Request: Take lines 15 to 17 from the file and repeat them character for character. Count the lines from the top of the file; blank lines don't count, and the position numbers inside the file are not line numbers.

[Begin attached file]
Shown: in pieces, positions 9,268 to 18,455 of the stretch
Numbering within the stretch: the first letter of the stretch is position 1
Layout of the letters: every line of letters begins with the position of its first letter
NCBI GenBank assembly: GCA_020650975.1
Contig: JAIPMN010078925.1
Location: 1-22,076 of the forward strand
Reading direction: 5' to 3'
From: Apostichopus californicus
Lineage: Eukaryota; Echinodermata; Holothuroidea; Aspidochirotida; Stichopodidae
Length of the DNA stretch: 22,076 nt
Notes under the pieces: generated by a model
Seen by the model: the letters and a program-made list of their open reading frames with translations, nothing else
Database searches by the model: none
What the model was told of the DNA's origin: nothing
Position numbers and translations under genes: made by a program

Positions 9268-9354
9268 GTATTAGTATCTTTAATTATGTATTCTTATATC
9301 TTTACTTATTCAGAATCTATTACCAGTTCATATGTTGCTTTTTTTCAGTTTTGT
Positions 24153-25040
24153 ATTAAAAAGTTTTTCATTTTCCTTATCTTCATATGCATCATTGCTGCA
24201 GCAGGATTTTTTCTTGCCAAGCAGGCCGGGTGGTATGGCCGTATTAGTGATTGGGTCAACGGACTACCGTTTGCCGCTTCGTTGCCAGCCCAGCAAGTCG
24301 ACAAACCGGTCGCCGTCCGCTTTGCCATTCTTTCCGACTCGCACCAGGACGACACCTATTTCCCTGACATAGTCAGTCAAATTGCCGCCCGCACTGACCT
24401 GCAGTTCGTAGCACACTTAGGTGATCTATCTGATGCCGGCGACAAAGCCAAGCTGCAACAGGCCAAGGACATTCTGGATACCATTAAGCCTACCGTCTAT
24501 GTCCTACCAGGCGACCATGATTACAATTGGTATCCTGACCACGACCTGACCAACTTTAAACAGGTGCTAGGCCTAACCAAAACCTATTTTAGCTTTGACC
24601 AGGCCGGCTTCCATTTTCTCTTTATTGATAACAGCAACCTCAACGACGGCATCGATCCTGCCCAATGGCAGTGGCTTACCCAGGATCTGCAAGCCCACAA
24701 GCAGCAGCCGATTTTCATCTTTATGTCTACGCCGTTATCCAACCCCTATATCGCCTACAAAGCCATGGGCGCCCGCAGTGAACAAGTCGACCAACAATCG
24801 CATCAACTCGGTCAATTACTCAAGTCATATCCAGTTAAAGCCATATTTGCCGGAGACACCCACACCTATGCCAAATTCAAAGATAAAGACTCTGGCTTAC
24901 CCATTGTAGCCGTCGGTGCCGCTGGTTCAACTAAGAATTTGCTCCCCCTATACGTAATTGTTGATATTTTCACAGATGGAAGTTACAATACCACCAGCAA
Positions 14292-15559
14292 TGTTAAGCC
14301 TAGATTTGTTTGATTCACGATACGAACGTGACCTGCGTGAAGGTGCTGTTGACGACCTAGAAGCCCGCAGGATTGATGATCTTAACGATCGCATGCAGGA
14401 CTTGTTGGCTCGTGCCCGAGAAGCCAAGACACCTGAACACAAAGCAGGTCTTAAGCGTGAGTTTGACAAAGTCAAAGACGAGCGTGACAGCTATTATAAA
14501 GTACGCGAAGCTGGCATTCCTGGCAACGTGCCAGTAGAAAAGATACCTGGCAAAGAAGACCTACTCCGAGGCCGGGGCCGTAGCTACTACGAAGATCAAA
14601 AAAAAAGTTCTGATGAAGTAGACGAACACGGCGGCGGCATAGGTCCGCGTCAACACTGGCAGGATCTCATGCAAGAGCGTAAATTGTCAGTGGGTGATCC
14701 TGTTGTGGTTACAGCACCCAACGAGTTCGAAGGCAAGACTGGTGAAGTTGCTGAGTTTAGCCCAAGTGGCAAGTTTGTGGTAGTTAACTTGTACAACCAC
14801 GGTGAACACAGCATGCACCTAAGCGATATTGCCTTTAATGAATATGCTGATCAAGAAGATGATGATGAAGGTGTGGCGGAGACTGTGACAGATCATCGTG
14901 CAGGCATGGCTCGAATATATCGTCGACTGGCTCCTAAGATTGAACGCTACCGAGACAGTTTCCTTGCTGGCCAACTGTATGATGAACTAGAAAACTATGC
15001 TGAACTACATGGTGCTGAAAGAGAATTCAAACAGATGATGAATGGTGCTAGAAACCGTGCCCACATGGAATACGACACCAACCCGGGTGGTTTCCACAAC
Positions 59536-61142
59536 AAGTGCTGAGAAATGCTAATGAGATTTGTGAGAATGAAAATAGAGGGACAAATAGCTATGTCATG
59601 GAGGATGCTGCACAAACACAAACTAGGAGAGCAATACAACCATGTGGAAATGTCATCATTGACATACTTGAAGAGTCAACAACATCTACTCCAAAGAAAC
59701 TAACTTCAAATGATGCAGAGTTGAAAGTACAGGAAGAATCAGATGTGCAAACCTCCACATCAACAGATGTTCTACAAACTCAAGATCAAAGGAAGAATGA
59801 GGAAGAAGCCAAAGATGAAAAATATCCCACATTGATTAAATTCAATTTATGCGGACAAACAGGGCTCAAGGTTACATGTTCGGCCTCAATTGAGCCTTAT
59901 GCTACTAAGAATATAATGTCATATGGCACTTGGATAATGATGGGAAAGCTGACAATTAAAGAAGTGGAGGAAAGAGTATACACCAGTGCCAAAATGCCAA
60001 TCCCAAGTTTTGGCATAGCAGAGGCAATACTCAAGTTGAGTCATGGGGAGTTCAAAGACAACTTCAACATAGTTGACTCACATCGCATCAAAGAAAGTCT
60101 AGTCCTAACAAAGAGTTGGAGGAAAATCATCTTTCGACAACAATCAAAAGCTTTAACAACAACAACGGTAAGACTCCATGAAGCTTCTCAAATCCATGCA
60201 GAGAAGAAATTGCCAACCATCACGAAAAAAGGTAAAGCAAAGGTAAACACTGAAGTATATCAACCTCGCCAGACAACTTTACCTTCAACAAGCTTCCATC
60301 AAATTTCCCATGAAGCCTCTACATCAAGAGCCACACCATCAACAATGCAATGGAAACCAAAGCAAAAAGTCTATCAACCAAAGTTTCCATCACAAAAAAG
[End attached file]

Position numbers and translations under genes: made by a program

Positions 9268-9354
9268 GTATTAGTATCTTTAATTATGTATTCTTATATC